Weaving colour into any ones life is true magic – it makes you feel good, but not too much. Some designers can go over the top with colour and it can make you feel uneasy. We like using a splash of colour in our designs to uplift the spirit and to create a focal point in a room. In this art collection we’ve introduced the beauty of colour through sophisticated water colours. The reaction has been overwhelming and we must agree colour is the NEW black!

Feather Abstract Print

What’s your favourite piece from your new collection?

Everyone has a favourite Designer Boys artwork and we’ve created our art collection to meet the diverse range of tastes from our clients. However, the Lexington Collection is one that stands out. It is a strong geometric design that is made from soft cow hide, silver foiling & mother of pearl shell. It is all handcrafted and designed by us. It’s very sophisticated and was a big seller at Decoration & Design in Melbourne.

Geometric Hide Motif 1 from The Lexington Collection

I’m sure you will agree the pieces are just gorgeous and I can’t wait to use them in my next interior. Thank you Gavin and Warren for providing such beautiful artworks and answering my questions.

If you would like to include one of these pieces in your home, contact us for details.

Art On The Floor

Yesterday morning I attended a breakfast to celebrate the finalists in the Art On The Floor competition.

For the last ten plus years, Designer Rugs has collaborated with the International School of Colour and Design to hold a rug designing competition. Students are encouraged to enter a design or two and the lucky 6 finalists have their design made into a rug which they get to keep. This year there were over 200 entries.

As a past student of ISCD I’m always keen to see what the students are doing. At the breakfast, each finalist stood before her rug (yes, it was an all female final this year) and gave us some insight into how she arrived at the design. The ladies bought back memories of the various art and design assignments that form part of the foundation course at the ISCD. The judges, Yosi Tal from Designer Rugs, Lucy Sutherland from the International School of Colour and Design and Claire Bradley, Editor of Inside Out Magazine, gave their comments on the design too.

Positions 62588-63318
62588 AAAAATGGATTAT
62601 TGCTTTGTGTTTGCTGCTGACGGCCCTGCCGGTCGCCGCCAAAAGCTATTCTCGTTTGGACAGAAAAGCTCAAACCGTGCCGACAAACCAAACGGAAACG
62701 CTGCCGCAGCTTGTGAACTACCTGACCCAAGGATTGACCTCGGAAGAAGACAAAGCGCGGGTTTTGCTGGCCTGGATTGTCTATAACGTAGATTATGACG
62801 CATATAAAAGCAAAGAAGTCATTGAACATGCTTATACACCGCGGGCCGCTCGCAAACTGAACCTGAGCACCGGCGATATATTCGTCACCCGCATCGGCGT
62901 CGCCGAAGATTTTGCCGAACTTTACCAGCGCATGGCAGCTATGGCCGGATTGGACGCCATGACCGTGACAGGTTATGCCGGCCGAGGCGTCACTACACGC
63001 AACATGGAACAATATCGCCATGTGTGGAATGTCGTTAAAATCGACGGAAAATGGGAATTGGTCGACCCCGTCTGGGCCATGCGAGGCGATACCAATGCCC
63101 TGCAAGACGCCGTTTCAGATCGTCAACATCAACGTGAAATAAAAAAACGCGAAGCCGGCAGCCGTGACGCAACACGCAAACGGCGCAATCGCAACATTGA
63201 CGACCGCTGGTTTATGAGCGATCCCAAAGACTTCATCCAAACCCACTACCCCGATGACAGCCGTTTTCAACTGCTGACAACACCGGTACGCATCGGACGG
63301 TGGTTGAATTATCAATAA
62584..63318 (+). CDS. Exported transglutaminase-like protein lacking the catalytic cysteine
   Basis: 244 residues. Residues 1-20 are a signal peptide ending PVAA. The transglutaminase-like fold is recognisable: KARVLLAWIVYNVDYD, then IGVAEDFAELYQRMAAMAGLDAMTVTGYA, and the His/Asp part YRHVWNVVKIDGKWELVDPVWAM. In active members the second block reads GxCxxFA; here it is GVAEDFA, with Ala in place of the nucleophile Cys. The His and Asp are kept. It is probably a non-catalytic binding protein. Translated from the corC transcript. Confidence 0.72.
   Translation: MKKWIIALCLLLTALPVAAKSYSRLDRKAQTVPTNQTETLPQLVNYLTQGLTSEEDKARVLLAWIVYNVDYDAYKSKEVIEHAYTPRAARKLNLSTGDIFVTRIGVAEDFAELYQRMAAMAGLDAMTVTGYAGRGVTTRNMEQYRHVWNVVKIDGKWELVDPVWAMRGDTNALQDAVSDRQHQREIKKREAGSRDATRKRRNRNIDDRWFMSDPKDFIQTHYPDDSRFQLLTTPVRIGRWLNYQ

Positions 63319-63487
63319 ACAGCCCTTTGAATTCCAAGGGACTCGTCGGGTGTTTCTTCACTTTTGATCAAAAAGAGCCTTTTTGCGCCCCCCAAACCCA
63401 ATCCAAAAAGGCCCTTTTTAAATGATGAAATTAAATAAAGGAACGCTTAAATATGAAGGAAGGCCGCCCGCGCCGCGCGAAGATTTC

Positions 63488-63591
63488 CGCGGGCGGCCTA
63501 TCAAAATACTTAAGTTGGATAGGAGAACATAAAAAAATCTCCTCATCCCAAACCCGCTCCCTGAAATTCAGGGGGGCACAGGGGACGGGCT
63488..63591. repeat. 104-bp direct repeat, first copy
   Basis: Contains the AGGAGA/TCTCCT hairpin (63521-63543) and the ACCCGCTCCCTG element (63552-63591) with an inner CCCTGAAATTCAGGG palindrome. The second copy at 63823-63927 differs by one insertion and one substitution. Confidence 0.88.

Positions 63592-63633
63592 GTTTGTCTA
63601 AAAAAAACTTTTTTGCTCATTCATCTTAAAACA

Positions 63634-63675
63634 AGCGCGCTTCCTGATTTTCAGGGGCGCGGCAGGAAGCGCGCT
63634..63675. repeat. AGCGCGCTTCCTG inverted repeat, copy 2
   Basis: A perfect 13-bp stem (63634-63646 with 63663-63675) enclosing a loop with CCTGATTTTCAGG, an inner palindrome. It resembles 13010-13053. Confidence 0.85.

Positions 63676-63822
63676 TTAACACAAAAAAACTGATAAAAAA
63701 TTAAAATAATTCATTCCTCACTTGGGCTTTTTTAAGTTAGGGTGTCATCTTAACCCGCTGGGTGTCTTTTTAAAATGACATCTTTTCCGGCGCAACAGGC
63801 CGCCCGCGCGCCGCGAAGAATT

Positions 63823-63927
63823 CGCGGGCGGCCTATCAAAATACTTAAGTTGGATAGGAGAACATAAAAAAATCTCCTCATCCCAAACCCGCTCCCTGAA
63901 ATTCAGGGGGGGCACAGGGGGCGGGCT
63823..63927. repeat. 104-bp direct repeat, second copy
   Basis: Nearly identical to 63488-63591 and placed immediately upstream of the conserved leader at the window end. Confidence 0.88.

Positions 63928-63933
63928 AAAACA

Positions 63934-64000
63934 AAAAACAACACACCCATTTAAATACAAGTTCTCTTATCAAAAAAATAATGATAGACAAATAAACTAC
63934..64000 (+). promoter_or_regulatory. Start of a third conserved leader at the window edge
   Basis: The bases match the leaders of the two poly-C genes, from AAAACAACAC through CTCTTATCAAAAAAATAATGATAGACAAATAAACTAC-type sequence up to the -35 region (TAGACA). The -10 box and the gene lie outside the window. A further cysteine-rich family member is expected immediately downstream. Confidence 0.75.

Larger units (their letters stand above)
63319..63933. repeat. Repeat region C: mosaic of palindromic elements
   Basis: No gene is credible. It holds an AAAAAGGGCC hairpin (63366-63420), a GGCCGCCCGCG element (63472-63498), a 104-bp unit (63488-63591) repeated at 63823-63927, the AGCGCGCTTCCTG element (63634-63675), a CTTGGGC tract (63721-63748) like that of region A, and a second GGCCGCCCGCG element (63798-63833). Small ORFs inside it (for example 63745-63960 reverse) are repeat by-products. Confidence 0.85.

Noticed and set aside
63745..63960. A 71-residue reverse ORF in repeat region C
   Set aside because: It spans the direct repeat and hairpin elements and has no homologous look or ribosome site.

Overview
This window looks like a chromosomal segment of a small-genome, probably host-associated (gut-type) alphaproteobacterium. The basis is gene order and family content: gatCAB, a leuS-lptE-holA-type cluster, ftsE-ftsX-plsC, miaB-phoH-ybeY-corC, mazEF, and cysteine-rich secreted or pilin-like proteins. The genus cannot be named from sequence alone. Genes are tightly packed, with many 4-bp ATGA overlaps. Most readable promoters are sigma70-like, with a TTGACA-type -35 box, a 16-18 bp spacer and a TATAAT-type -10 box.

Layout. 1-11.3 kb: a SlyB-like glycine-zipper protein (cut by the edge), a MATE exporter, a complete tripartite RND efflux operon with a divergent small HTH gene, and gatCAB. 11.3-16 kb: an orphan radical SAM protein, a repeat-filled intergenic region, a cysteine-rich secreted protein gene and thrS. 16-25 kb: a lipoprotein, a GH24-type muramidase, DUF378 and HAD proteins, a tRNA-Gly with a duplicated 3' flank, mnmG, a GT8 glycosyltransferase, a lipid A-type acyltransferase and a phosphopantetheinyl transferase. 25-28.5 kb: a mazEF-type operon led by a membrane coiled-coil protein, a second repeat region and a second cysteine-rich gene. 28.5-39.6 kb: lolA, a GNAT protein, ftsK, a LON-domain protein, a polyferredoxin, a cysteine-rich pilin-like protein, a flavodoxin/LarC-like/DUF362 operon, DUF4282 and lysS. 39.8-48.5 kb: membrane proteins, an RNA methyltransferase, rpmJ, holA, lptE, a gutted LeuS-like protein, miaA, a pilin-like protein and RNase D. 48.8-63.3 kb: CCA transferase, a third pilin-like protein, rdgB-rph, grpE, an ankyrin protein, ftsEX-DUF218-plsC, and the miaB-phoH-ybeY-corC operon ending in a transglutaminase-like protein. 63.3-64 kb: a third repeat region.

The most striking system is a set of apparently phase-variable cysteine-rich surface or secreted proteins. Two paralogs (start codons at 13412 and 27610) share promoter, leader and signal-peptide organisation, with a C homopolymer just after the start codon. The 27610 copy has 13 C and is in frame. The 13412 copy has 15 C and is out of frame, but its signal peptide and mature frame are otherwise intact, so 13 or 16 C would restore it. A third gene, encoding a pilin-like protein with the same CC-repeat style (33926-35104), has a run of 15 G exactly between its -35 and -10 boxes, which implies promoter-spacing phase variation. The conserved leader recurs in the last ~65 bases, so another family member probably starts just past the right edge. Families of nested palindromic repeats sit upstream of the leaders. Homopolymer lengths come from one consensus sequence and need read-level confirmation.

This rug was created from a texture exercise involving dripping and flicking methylated spirits on gouache paint and watching it bleed out to circles. The rug was praised for it’s balance of composition and colour which is a difficult combination to get right in a modern rug.

Emma Corrigan designed this rug with spaghetti! It is a contemporary, edgy rug depicting the view of the buildings and lights from the road leaving central Sydney.

The design for this rug emanated from a collage that was made from a shattered bar code. It was a bold and striking design that would look great in any room that needed a pop of colour.

The purple rug was actually the image of a brain which was then scanned and enlarged and coloured intensely.

“Swirls” was inspired from the lid of a hairspray bottle which was then repeated and enlarged and became a semi abstract painting. The swirling gently organic shapes of nature were also considered and enhanced the design.

And the winner was……..

Susan Trainor with her rug, “Blossom Embrace”. Susan explained that she had chosen her artwork from a natural object as the starting point for the rug design. Her natural object was a gum nut which she had drawn on a plain background. Susan decided it was a bit bland so took to the drawing with her artline pen and created the movement and interest in the background. Susan can see a family embracing in her rug which gives it a feel good factor.